There are limits on what you can do biographical reconstruction by those bereaved by alcohol-related deaths

Research output: Chapter in Book/Report/Conference proceedingChapter

Abstract

Drawing on interview narratives from family members bereaved following a death associated with serious alcohol problems , this chapter examines the experiences of a group largely hidden and neglected in research, policy and practice. These experiences provide a different and important perspective on alcohol use in contemporary Britain, yet those grieving a substance-related death have been largely ignored both in debates about alcohol or drug use, and in policy decisions around alcohol or drugs control. In analysing data from ongoing research which has interviewed 106 adults, including six couples, bereaved following a drug and/or alcohol related death, we have found that these deaths can be particularly difficult to grieve, due to: 1) the pressures of coping with the person’s substance use while they were alive; 2) the circumstances surrounding the person’s death; 3) a culture that may stigmatise such deaths and pathologise the families, devaluing their grief and depriving them of social support; and, 4) remembering and memorialising a life and death defined by alcohol and/or drugs and that the bereaved and/or others, may consider unfulfilled.

Original languageEnglish
Title of host publicationDrinking Dilemmas
Subtitle of host publicationSpace, Culture and Identity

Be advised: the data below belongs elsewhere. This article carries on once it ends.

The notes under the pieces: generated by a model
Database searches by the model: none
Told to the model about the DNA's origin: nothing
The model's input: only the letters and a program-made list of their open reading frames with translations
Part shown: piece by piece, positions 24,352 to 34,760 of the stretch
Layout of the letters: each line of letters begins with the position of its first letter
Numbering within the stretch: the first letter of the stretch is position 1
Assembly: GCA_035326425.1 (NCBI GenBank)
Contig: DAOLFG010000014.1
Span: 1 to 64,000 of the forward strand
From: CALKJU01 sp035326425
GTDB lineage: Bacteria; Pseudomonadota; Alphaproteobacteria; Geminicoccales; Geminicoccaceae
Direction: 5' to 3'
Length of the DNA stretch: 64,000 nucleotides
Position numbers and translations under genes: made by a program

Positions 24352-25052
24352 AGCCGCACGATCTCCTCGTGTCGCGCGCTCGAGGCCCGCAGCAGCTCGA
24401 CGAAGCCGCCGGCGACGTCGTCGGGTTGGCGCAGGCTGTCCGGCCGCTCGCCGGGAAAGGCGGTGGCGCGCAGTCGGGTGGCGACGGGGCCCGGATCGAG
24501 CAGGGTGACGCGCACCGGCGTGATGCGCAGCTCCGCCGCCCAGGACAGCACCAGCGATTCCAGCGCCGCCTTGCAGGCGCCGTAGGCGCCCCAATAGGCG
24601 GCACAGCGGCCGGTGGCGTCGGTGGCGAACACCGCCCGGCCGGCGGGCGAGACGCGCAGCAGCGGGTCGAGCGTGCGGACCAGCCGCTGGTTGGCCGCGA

EditorsT. Thurnell_Read
Place of PublicationLondon, U. K.
PublisherRoutledge
Pages187-204
ISBN (Print)9781138931145
Publication statusPublished - 18 Dec 2015

Publication series

NameSociological Futures

Fingerprint

reconstruction
alcohol
death
drug
narrative interview
human being
grief
research policy
research practice
family member
drug use
social support
coping
experience
Group

Cite this

Valentine, C., Templeton, L., & Velleman, R. (2015). There are limits on what you can do biographical reconstruction by those bereaved by alcohol-related deaths. In T. Thurnell_Read (Ed.), Drinking Dilemmas: Space, Culture and Identity (pp. 187-204). (Sociological Futures). London, U. K.: Routledge.

There are limits on what you can do biographical reconstruction by those bereaved by alcohol-related deaths. / Valentine, Christine; Templeton, Lorna; Velleman, Richard.

Drinking Dilemmas: Space, Culture and Identity. ed. / T. Thurnell_Read. London, U. K. : Routledge, 2015. p. 187-204 (Sociological Futures).

Research output: Chapter in Book/Report/Conference proceedingChapter

Valentine, C, Templeton, L & Velleman, R 2015, There are limits on what you can do biographical reconstruction by those bereaved by alcohol-related deaths. in T Thurnell_Read (ed.), Drinking Dilemmas: Space, Culture and Identity. Sociological Futures, Routledge, London, U. K., pp. 187-204.
Valentine C, Templeton L, Velleman R. There are limits on what you can do biographical reconstruction by those bereaved by alcohol-related deaths. In Thurnell_Read T, editor, Drinking Dilemmas: Space, Culture and Identity. London, U. K.: Routledge. 2015. p. 187-204. (Sociological Futures).